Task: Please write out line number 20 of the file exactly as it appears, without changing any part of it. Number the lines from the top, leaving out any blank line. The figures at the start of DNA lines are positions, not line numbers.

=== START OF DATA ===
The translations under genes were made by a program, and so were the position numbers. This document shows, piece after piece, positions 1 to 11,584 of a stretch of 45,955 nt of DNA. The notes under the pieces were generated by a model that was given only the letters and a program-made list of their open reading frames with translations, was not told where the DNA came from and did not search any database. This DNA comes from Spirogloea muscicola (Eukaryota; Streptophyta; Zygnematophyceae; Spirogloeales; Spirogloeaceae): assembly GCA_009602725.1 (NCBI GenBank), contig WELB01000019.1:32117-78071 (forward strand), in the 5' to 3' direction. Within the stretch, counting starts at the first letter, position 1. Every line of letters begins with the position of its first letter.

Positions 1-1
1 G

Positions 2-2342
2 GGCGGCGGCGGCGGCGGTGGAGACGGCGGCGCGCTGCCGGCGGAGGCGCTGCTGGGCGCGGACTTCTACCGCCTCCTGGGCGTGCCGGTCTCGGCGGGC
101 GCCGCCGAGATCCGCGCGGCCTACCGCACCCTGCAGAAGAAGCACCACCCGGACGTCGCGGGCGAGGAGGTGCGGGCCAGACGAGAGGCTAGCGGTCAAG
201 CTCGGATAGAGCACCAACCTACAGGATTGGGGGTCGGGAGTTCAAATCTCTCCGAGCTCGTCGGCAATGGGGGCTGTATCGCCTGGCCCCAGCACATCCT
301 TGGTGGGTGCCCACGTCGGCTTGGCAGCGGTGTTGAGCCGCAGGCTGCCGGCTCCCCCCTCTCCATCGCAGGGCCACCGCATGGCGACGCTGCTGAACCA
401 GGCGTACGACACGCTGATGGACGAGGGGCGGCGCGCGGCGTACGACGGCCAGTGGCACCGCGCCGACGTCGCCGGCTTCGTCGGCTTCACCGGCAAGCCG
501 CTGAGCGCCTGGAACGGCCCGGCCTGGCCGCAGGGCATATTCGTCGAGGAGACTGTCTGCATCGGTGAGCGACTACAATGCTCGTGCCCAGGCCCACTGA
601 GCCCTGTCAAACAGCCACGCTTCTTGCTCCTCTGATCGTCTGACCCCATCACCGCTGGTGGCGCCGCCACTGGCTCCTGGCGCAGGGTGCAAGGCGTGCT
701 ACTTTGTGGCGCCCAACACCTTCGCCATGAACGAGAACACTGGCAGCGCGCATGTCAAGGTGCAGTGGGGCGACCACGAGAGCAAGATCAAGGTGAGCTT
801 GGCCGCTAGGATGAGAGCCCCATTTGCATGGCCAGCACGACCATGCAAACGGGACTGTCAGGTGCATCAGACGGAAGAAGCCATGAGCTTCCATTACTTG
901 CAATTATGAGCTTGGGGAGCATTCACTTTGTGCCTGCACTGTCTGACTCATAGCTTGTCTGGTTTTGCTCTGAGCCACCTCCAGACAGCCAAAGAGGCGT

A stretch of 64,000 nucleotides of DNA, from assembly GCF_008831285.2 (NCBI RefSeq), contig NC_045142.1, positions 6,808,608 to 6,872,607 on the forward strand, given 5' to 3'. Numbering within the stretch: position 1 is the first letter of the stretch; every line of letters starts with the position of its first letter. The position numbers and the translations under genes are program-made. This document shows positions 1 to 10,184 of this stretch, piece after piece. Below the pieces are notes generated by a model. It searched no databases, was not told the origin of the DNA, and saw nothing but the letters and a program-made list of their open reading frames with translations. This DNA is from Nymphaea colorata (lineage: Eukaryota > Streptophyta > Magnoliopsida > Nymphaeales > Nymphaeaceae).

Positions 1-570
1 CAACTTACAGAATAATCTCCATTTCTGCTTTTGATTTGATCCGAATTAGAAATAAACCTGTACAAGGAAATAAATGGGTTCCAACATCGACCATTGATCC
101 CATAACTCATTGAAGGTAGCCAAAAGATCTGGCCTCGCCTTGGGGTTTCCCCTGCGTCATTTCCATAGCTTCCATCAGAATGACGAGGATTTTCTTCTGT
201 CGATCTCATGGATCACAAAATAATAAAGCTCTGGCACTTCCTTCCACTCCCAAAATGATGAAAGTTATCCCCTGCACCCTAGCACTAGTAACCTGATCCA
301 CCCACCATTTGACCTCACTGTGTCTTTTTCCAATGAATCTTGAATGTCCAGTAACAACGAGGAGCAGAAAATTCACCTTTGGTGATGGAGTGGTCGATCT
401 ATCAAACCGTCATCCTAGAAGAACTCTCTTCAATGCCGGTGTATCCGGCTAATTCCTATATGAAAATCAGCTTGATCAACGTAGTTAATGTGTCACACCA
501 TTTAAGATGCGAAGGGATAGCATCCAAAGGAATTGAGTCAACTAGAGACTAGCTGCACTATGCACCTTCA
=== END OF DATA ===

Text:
301 CCCACCATTTGACCTCACTGTGTCTTTTTCCAATGAATCTTGAATGTCCAGTAACAACGAGGAGCAGAAAATTCACCTTTGGTGATGGAGTGGTCGATCT